Continue reading with a SparkNotes PLUS trial

Original Text

Modern Text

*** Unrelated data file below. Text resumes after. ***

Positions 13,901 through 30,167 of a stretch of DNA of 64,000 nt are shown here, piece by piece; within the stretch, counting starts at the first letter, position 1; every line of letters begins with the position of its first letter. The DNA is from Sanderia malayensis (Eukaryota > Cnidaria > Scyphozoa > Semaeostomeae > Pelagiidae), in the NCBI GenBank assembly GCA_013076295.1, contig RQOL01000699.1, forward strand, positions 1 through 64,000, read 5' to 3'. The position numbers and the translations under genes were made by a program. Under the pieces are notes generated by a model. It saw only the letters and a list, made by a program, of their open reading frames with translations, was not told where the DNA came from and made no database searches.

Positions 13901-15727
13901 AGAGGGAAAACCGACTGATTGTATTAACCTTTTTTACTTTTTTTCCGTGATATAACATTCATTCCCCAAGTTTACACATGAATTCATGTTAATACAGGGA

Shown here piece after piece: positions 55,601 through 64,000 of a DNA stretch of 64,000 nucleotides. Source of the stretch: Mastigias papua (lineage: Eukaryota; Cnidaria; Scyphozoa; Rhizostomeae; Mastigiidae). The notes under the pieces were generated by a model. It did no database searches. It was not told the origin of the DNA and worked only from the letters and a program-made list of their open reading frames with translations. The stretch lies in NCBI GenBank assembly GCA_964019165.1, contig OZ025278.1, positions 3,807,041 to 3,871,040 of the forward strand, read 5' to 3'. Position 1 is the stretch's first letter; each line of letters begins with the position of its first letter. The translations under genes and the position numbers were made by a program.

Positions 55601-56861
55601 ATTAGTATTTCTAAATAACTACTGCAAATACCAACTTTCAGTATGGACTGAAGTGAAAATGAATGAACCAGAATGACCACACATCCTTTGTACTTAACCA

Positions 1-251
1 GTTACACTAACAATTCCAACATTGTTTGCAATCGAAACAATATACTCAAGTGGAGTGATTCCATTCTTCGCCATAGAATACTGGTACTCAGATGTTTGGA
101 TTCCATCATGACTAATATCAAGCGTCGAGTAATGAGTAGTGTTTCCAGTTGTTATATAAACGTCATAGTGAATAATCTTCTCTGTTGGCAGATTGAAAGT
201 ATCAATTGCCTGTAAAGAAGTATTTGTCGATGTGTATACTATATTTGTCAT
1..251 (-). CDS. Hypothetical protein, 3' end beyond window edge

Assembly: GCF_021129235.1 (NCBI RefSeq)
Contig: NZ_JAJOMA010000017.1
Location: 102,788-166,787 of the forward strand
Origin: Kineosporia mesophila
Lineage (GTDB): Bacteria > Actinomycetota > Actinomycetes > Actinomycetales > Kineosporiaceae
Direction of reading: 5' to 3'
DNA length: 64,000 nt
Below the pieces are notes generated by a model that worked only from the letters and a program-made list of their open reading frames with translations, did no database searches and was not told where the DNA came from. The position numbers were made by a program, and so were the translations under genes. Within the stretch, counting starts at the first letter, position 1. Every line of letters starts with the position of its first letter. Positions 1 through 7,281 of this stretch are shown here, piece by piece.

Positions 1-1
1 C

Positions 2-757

“He blew the candle out suddenly, and we went outside. The moon had risen. Black figures strolled about listlessly, pouring water on the glow, whence proceeded a sound of hissing; steam ascended in the moonlight, the beaten nigger groaned somewhere. ‘What a row the brute makes!’ said the indefatigable man with the moustaches, appearing near us. ‘Serve him right. Transgression—punishment—bang! Pitiless, pitiless. That’s the only way. This will prevent all conflagrations for the future. I was just telling the manager...’ He noticed my companion, and became crestfallen all at once. ‘Not in bed yet,’ he said, with a kind of servile heartiness; ‘it’s so natural. Ha! Danger—agitation.’ He vanished. I went on to the riverside, and the other followed me. I heard a scathing murmur at my ear, ‘Heap of muffs—go to.’ The pilgrims could be seen in knots gesticulating, discussing. Several had still their staves in their hands. I verily believe they took these sticks to bed with them. Beyond the fence the forest stood up spectrally in the moonlight, and through that dim stir, through the faint sounds of that lamentable courtyard, the silence of the land went home to one’s very heart—its mystery, its greatness, the amazing reality of its concealed life. The hurt nigger moaned feebly somewhere near by, and then fetched a deep sigh that made me mend my pace away from there. I felt a hand introducing itself under my arm. ‘My dear sir,’ said the fellow, ‘I don’t want to be misunderstood, and especially by you, who will see Mr. Kurtz long before I can have that pleasure. I wouldn’t like him to get a false idea of my disposition....’ “He lwbe teh edlcan otu dna we ntwe idoeuts. ehT onmo saw up. ackBl nem rdaenewd lsisetlsly oradun, pruoign wetra on eht sheas of teh iefr, cihwh sdeish adn etsdeam. ehT mna owh dah nebe aneebt aws inogganr hewsmeore. ‘htWa a rkecat eht ertbu kmsae,’ adsi het nam wthi hte albkc umohacset, hwo adh oemc nare us. ‘reSsve ihm girht. He deos nogwr, he gste dpsenhiu. agnB! tuWoiht pyti. aTht’s het nyol awy. hTis will nrvepte any more irsef. I aws ujts gtelnil eth rmaegan . . .’ He ncodeit hte anm tihw teh rkoedf badre nad eldook aesbaermrsd. ‘toN in bed ety, hhu? It’s alurnat. You ulahg at grdena.’ He lwdeak yaaw. “We awekld wnod to hte raknrvbei. I eradh emn ntglkia bryena. A ioecv adsi, ‘A bucnh of iodits—tge uto.’ heT heitw men wree dagisntn in a opgur rbenya, ilntgka and niawgv ehtir smra. hyeT were ondhigl het kcitss heyt wayals cradire htiw temh. I iknht ehyt lstep hiwt otshe skcsti. On hte roeth idse of teh efenc teh frotes ldoeko oyskop in eth glnoitmho. Dtipees eht soensi ormf het tanosti, het cilense of the eosftr wsa so trgae atth it ctu igtrh ugrhoth oyu. So cuhm lief was nedhid otu rheet. ehT etbena man moenda ehorweesm nrea me. He hgides so yleepd ahtt I had to kawl aayw. I tefl a ahdn ldise enrdu my amr. ‘My eard sri,’ asdi the ckakirbmer, ‘I ond’t wtna you to rsdtamsniuden me, scyleelaip einsc you’ll see Mr. ruKtz eforeb I do. I odn’t wnta mhi to tge the gnrow daie of me.’